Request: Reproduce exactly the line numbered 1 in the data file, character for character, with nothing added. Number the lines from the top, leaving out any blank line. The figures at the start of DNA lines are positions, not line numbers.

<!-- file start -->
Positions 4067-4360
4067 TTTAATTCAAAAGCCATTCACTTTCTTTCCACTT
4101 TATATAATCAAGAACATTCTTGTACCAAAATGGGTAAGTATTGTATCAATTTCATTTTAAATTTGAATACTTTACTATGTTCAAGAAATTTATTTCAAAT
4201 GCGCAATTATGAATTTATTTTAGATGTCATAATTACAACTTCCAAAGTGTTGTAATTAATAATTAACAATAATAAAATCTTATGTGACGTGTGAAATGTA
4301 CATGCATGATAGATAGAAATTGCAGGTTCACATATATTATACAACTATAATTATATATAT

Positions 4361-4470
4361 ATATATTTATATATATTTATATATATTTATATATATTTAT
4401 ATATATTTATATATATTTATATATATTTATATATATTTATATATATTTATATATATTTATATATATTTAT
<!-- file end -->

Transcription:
Positions 4067-4360